Document Type

Paper Presentation

Publication Date



My research explores the level of inclusivity in fictional communities in six classic American novels: Herman Melville’s Moby-Dick, Nathaniel Hawthorne’s’ The Scarlet Letter, Sarah Orne Jewett’s The Country of the Pointed Firs, Henry James’ The American, Ralph Ellison’s Invisible Man, and Ernest Hemingway’s For Whom the Bell Tolls. It also measures the intercultural sensitivity in fictional characters in these communities, focusing on characters who are deemed different in these communities as well as those who represent the status quo in those communities. The cultural interactions, the conflicts that occur in these novels, serve as models when viewed under the lens of Milton J. Bennett’s Developmental Model of Intercultural Sensitivity, providing a truly interdisciplinary perspective on human differences, fusing a formal literary analysis with an intercultural sensitivity theory typically applied to study abroad work. The multiple perspectives of the research plays well with the analysis of different voices in the fiction, voices of different race, gender, culture, or class, creating a work of research that truly combines the literary humanities and social sciences. My broad scope is a new direction in the study of identity and difference in literary characters, one that has practical applications in the “real world” as the novels and the characters in them, the conflicts they experience, provide modeling for accepting difference, adapting to it, and maybe even integrating with it rather than minimizing, denigrating, or denying difference.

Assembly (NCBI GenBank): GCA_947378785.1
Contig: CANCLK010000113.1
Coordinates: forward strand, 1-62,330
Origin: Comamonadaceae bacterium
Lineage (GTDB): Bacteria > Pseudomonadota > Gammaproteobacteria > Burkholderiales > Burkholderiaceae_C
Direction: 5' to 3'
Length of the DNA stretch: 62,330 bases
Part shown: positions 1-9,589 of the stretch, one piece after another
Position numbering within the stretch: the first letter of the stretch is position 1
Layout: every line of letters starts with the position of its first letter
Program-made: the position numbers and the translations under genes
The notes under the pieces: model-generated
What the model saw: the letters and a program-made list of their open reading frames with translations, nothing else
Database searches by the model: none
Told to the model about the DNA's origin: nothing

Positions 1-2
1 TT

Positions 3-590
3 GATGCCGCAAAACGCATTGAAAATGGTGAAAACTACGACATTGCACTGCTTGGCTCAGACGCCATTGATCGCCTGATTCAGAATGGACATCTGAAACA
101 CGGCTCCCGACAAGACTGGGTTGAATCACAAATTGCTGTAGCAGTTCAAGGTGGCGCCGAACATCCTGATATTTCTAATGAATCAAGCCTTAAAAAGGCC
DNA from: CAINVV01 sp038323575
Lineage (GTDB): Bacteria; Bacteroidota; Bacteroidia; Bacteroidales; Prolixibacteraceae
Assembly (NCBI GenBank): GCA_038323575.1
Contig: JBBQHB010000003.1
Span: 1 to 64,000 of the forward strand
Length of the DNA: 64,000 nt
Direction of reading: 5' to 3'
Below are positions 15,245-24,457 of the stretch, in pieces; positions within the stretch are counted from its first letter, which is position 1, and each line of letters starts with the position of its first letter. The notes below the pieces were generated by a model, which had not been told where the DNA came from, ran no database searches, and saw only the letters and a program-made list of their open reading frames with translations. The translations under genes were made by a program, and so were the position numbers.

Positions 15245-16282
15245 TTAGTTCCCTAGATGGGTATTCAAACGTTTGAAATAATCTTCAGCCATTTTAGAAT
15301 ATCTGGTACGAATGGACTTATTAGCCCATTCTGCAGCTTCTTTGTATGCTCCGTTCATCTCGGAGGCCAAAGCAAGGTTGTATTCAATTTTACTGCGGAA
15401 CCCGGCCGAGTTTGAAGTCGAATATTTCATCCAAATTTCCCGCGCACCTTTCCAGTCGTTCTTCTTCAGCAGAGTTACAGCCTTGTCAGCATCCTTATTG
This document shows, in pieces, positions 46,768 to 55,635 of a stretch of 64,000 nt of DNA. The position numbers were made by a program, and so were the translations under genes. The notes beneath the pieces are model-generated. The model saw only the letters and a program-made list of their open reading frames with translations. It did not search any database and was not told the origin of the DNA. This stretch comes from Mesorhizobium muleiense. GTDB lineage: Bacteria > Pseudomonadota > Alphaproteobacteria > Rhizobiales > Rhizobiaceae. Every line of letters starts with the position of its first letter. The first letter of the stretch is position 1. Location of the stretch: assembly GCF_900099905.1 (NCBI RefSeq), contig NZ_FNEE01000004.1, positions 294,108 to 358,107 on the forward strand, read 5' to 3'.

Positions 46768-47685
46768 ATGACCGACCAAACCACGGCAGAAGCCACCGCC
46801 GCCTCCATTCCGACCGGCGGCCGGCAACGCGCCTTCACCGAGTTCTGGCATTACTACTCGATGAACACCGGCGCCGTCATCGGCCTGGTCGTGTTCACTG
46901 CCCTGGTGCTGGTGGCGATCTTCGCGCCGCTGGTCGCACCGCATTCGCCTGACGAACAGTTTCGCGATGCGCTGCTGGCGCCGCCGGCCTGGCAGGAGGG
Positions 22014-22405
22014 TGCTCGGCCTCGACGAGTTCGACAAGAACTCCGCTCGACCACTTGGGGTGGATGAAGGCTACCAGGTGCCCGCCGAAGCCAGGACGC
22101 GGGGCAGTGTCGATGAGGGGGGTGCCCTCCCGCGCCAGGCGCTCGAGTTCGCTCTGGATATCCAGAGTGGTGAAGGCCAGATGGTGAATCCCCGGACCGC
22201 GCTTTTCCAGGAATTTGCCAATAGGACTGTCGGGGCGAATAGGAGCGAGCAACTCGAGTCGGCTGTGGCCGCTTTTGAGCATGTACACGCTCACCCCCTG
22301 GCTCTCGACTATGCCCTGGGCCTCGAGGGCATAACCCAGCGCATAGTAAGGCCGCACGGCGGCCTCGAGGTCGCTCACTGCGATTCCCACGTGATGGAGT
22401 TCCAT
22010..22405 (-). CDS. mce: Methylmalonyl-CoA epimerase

Sorbonne University


Twenty-first International Conference on New Directions in the Humanities


Paris, France


College of Arts and Sciences

Morgan Conference Presentation.pptx (470 kB)
The (Un)Welcome Stranger: Intercultural Sensitivity in Six American Novels (PowerPoint)



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